Some of the visions from Election Night are memorable. Others incredibly moving and weighty. I remember hearing the word “pathos” for the first time while sitting in a college seminar. As I recollect, the professor struggled to define the word, finally settling in lowest, common-denominator style on “suffering.” A dictionary I found defines the word pathos in the following way: A quality, as of an experience or a work of art, that arouses feelings of pity, sympathy, tenderness, or sorrow.
Pathos shakes us. It stirs us. It stands, confrontively, between us and indifference.
Over the years, however, I have come to understand pathos as a profound sense of feeling, or being alive. It’s emotion—any emotion—at the deepest levels of our being. This could of course include profound joy or profound sadness; from the deepest sense of loss to the most euphoric sense of victory. Pathos shakes us. It stirs us. It stands, confrontively, between us and indifference. I would add that, like so many things we take for granted, that the ability to feel at this level is most certainly a gift from God.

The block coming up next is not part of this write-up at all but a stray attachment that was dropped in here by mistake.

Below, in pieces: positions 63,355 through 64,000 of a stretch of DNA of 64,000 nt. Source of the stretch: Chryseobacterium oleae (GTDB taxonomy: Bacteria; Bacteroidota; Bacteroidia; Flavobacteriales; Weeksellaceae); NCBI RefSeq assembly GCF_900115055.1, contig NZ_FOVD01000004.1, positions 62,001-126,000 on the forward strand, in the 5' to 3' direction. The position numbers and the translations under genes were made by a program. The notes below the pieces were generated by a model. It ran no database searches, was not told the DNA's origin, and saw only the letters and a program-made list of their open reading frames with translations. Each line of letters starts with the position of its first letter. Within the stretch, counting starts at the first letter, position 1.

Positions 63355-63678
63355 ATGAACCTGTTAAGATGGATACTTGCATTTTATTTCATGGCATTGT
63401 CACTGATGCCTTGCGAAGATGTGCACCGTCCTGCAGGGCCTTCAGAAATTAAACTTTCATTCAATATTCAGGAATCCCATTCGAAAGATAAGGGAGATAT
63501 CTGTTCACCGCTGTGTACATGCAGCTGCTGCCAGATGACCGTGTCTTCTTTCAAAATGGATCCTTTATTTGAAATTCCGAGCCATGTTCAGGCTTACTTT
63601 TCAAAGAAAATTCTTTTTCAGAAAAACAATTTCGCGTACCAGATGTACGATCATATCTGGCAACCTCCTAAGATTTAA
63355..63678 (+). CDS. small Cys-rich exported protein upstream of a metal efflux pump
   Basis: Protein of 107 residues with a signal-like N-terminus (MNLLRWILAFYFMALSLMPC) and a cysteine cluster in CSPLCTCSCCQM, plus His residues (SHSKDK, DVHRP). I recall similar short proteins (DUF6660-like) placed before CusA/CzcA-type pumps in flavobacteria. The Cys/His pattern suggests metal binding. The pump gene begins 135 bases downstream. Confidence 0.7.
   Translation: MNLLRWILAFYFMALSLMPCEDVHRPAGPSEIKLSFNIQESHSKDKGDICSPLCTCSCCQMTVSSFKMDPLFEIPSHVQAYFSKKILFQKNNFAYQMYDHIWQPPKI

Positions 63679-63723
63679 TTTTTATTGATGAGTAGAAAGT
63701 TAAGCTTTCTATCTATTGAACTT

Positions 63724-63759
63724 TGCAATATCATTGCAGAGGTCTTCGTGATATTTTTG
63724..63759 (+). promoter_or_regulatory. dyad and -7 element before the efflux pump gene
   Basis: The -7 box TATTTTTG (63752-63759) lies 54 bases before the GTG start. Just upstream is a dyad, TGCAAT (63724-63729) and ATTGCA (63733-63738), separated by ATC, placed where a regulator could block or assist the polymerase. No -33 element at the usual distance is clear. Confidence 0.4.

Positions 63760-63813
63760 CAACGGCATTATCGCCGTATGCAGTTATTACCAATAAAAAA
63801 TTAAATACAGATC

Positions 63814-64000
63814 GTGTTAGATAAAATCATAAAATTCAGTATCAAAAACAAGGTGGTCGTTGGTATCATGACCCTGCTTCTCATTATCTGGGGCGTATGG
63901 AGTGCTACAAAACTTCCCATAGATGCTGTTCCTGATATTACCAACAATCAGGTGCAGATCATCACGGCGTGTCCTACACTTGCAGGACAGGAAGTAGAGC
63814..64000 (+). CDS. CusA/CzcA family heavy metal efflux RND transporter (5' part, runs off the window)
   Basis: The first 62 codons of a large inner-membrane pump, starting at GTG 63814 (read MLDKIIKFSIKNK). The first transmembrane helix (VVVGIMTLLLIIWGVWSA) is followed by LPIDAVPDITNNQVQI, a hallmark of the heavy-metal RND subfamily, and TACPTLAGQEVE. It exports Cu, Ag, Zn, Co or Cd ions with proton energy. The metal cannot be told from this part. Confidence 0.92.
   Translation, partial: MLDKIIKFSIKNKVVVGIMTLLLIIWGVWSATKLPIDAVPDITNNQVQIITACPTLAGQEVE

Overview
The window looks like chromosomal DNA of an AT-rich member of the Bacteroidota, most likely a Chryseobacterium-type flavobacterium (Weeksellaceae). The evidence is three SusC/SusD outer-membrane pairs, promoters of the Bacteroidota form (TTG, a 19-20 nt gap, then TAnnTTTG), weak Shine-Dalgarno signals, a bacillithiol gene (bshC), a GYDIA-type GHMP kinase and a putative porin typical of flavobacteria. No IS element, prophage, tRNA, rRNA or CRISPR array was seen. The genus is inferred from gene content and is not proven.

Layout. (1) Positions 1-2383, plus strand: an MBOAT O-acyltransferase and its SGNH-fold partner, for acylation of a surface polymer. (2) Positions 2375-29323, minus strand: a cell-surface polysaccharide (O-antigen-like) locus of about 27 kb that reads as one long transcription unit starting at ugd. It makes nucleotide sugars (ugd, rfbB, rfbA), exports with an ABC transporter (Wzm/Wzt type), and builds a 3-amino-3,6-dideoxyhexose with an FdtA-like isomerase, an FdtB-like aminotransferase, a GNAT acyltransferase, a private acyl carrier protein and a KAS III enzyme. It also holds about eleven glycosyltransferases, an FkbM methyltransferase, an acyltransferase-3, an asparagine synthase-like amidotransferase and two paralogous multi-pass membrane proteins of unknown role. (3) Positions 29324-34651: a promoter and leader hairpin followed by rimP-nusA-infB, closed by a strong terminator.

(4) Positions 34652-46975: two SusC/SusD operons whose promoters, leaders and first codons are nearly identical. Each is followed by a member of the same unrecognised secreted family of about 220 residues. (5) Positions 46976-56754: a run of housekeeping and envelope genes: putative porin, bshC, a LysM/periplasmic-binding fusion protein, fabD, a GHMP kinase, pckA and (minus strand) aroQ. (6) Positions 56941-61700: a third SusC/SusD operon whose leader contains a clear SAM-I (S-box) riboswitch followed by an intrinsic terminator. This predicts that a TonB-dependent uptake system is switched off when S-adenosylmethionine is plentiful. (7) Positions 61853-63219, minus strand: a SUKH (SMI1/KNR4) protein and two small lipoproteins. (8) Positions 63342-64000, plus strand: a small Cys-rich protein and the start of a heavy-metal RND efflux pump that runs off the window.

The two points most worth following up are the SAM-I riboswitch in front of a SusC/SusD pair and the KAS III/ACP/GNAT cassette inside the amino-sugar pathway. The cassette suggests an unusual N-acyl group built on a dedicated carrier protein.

As I have grown older I’ve come to appreciate more and more my conversations with my mother. During a recent conversation about life, family, and parenting she told me that a parent is only “as happy as the saddest child.” The comment struck a chord that did more for me than so much formal education and reading ever could. What she described was pathos.
As small group leaders and pastors perhaps we could step back reflect on this understanding of pathos and how it applies to us in these roles. Scripture tells us, “rejoice with those that rejoice; weep with those who weep” (Romans 12:15). Pathos may embody the deepest sense of commitment and community.